It’s important to have enough TSH, to prevent atrophy (wasting away) of the thyroid. On the other hand, too much TSH can cause the thyroid to grow and even form nodules, which can also be a problem. Ultimately, we want enough TSH to ensure adequate stimulation of the thyroid to allow for healthy thyroid hormone levels.
Free T4 (T4)
T4 (or thyroxine) is the main hormone produced by the follicular cells of the thyroid, in response to TSH. T4 consists of four iodine molecules, bound by the amino acid tyrosine. It is released into the blood, where it is converted in cells to T3 (see below).
As T4 is predominantly made up of iodine, a deficiency of this nutrient can lead to reduced T4 production. Other factors that can also reduce T4 production include autoimmune thyroid disease (e.g. Hashimoto’s), heavy metal exposure and chronic disease. For this reason, if T4 levels are low, it is important to identify why. Depending on the situation, patients with low T4 production are often prescribed levothyroxine sodium, which is a synthetic, albeit bio-identical form of thyroxine. This is referred to as ‘thyroid hormone replacement therapy’.
Free T3 (T3)
After T4 is released by the thyroid, it is carried in the blood by carrier proteins such as thyroxine-binding globulin, transthyrein and albumin. It is then released from these carriers into cells (such as in the liver and kidneys), where it is converted into free T3 (or triiodothyronine). T3 is three-to-four times more active than T4, so it is considered the ‘active form’ of thyroid hormone.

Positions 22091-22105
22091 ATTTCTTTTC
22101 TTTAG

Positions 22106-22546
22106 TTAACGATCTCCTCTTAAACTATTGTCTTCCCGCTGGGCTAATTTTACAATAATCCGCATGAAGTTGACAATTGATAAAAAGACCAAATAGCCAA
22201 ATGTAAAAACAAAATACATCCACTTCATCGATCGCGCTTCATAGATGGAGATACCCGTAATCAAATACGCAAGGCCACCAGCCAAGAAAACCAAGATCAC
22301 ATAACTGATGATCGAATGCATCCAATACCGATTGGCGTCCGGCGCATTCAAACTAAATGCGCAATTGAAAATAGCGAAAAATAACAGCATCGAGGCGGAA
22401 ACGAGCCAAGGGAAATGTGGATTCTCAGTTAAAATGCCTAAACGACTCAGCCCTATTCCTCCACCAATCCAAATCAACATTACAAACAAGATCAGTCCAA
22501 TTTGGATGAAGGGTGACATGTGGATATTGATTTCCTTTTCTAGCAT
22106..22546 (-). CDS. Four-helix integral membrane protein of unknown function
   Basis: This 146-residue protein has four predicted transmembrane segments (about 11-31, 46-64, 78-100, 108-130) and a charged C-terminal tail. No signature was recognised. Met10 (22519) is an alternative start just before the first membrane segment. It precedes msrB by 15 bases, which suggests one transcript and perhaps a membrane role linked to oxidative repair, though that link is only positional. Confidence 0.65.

Conversion of T4 to T3 requires key nutrients like selenium and zinc, so when we assess thyroid function we typically conduct a nutritional assessment as well, to ensure adequate nutrients are available for conversion. Key nutrients to look at in terms of thyroid function include iodine, iron, zinc, vitamin D and selenium.
As I mentioned above, the brain ‘reads’ how much thyroid hormone is in the blood, and adjusts TSH production accordingly. Essentially, TSH represents how the brain is communicating with the thyroid; T4 tells us how much thyroid hormone is being produced, and T3 tells us how well that thyroid hormone is being converted into its active form. This is why we often order a full thyroid function assessment, so we can understand the complete picture and identify where in the process dysfunction may be occurring and why.
Reverse T3 (rT3)